About 5000 Canadians are Unitarians. We live our faith, daily. CRA seems confused about what "faith" and "religion" mean.

Here are the seven Unitarian principles and six sources for our religious teachings:

Principles

We, the member congregations of the Canadian Unitarian Council, covenant to affirm and promote:

  • The inherent worth and dignity of every person;
  • Justice, equity, and compassion in human relations;
  • Acceptance of one another and encouragement to spiritual growth in our congregations;
  • A free and responsible search for truth and meaning;
  • The right of conscience and the use of the democratic process within our congregations and in society at large;
  • The goal of world community with peace, liberty, and justice for all;
  • Respect for the interdependent web of all existence of which we are a part.

Sources

The living tradition which we share draws from many sources:

  • Direct experience of that transcending mystery and wonder, affirmed in all cultures, which moves us to a renewal of the spirit and an openness to the forces which create and uphold life;
  • Words and deeds of prophetic women and men which challenge us to confront powers and structures of evil with justice, compassion, and the transforming power of love;
  • Wisdom from the world’s religions which inspires us in our ethical and spiritual life;
  • Jewish and Christian teachings which call us to respond to God’s love by loving our neighbours as ourselves;
  • Humanist teachings which counsel us to heed the guidance of reason and the results of science, and warn us against idolatries of the mind and spirit;
  • Spiritual teachings of Earth-centred traditions which celebrate the sacred circle of life and instruct us to live in harmony with the rhythms of nature.

Grateful for the religious pluralism which enriches and ennobles our faith, we are inspired to deepen our understanding and expand our vision. As free congregations we enter into this covenant, promising to one another our mutual trust and support.

Canadian Unitarian Council  website has a wealth of information.

 

Unionist

My favourite Unitarian Universalist minister.

[url=http://www.cbc.ca/news/canada/manitoba/public-opinion-passionately-divid... Jonasson withdrew from race after social media comment about Orthodox Jews was published[/url]

The NDP dumped this compassionate humane progressive voice - and kept Pat Martin. Just saying.

Rev Pesky

6079_Smith_W wrote:
...Maybe he means what does "real" mean...

Nope. You suggested some group was a 'real' religion, and I asked what a real religion is. That is, for the hard of understanding, what criteria establishes whether a religion is 'real', or 'not real'?

As Thomas Paine pointed out over two hundred years ago, all religions say they are 'real'.

So it's a simple question, what is a 'real' religion?

 

kropotkin1951

Given that there are an estimated 4,200 religions in the world it sounds like a good question to me, when someone claims some are real and some are not.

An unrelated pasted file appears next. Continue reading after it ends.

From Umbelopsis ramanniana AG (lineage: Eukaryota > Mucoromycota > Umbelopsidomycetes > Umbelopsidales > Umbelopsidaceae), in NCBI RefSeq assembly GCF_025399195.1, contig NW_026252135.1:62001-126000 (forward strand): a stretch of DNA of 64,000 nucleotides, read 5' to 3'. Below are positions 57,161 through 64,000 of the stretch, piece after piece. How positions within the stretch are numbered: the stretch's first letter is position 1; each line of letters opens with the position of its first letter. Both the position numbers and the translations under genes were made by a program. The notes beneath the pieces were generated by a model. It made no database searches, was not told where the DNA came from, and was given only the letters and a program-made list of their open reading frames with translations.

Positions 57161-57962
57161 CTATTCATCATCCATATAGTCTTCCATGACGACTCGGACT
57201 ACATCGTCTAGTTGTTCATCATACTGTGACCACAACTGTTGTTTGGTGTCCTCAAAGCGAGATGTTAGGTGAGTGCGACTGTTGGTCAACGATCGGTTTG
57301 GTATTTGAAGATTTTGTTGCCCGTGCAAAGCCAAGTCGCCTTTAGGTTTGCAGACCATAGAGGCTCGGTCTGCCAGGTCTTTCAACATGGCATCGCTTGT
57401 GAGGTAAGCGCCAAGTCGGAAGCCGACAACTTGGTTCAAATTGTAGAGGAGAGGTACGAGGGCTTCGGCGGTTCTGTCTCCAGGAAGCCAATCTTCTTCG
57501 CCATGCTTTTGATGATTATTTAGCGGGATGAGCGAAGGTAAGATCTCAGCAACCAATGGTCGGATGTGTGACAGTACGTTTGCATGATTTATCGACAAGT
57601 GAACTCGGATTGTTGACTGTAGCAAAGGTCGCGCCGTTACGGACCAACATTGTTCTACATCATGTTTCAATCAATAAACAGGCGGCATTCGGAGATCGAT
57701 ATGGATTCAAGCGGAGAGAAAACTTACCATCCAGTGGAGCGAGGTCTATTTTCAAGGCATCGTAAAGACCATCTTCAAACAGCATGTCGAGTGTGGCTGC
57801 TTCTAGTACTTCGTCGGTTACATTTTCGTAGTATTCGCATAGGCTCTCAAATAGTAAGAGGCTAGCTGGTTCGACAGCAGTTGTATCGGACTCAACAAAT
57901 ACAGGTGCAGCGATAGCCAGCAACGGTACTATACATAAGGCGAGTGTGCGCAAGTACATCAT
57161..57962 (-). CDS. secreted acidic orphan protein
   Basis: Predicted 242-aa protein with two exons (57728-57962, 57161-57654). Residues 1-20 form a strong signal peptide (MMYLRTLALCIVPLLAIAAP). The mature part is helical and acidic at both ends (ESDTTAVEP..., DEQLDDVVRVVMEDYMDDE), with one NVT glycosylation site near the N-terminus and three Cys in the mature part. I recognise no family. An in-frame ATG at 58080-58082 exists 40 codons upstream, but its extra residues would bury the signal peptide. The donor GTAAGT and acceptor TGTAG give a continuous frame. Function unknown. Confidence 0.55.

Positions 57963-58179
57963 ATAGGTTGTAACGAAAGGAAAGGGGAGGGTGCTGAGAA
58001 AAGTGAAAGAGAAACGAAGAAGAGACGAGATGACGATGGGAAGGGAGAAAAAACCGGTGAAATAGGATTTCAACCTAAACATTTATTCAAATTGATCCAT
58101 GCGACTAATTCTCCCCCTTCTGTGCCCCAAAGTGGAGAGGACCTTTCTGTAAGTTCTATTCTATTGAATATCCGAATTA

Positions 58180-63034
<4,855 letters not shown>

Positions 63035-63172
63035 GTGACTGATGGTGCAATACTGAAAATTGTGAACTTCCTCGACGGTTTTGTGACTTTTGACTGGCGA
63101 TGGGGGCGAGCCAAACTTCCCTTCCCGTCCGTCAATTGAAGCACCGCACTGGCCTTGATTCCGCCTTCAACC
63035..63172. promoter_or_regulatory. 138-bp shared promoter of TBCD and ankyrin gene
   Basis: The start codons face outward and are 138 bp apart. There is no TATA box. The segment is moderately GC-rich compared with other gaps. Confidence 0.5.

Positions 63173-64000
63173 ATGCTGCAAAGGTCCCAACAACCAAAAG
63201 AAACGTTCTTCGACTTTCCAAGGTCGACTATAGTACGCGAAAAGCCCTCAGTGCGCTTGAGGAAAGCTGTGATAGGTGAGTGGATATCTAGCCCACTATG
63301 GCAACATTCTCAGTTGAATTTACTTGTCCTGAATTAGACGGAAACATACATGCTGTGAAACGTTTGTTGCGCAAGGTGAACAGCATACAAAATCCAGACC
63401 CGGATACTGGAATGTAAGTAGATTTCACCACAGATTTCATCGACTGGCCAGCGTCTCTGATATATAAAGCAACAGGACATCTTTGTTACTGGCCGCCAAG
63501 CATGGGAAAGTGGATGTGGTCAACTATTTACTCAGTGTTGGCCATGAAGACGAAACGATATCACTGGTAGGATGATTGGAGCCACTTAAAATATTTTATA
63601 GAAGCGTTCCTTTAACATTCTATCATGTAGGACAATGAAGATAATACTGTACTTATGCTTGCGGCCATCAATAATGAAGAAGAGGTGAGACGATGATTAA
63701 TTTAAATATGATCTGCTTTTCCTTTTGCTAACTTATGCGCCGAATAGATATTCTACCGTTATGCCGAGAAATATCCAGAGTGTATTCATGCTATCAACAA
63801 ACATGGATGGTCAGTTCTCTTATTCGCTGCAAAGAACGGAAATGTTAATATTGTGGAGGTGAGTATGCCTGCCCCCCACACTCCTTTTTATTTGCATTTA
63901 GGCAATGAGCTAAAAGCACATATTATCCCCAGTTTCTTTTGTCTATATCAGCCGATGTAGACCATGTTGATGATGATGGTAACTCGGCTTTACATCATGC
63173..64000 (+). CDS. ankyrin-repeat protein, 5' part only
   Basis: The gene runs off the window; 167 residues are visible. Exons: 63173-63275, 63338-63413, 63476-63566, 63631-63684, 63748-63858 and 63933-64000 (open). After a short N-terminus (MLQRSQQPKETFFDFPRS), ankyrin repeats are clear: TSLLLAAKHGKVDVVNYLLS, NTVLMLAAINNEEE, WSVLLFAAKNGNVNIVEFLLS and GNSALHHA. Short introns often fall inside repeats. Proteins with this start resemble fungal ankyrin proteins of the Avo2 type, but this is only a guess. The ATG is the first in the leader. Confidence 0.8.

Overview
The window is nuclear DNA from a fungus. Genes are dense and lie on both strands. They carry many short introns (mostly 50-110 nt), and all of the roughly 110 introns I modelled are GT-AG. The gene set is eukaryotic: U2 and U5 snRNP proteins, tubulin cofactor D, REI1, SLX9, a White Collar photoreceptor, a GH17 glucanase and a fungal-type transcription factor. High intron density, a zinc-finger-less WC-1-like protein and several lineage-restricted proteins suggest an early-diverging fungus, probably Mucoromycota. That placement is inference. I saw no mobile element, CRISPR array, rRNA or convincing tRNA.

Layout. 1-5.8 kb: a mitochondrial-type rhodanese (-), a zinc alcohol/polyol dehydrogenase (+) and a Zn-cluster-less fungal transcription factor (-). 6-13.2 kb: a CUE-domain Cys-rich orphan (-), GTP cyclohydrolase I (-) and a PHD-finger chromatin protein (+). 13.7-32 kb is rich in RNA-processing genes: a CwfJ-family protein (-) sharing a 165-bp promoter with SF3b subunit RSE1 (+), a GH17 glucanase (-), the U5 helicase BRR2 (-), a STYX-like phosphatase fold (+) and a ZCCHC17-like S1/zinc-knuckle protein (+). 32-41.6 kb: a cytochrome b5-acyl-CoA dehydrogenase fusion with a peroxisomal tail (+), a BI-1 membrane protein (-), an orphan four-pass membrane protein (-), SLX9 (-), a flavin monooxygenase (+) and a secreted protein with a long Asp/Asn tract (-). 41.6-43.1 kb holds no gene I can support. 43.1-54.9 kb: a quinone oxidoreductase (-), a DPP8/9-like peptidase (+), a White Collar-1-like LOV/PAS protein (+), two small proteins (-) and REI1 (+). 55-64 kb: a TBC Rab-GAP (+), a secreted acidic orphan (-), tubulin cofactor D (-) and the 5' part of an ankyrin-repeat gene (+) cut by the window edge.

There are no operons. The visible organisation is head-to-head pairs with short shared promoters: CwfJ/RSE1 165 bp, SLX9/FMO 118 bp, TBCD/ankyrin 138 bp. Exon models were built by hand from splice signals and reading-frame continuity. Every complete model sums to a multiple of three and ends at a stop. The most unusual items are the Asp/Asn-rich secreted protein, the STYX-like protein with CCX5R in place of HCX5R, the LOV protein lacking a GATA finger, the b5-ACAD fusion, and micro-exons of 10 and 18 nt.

Michael Moriarity Michael Moriarity's picture

Indeed, it is very difficult to come up with an algorithm that includes the religions that are obviously real (christianity, islam, hinduism, buddhism, judaism, baha'i, etc.) and excludes the religions that are clearly scams or jokes (scientology, pastafarianism, etc.). Many religions exist on the borderline between obviously real, and obviously fake (unification church (moonies), mormons, christian scientists, jehovah's witnesses). I would be surprised if there is any consistent set of rules that can sort this out, so we actually have to choose between all fake and all real. I favour all fake.

6079_Smith_W

I know what you meant, Rev. For what I meant, I'll refer you back to swallow's quite correct point, that some don't consider them a "real" religion because they are principle and value-based, have no creed or dogma, and are open to all conceptions of the supernatural and atheism.

My point is that they are in fact a well-established religious tradition.

People can recognize them as such or not. It doesn't matter. No one ever recongized the deist tradition as a church, and as far as I know they never had one in a formal sense. Doesn't change the fact they exist and have had great influence.

 

 

kropotkin1951

Michael Moriarity wrote:

Indeed, it is very difficult to come up with an algorithm that includes the religions that are obviously real (christianity, islam, hinduism, buddhism, judaism, baha'i, etc.) and excludes the religions that are clearly scams or jokes (scientology, pastafarianism, etc.). Many religions exist on the borderline between obviously real, and obviously fake (unification church (moonies), mormons, christian scientists, jehovah's witnesses). I would be surprised if there is any consistent set of rules that can sort this out, so we actually have to choose between all fake and all real. I favour all fake.

I would agree that they are all fake despite the fact that most of the adherents are convinced theirs is the one true religion.

6079_Smith_W

@ Michael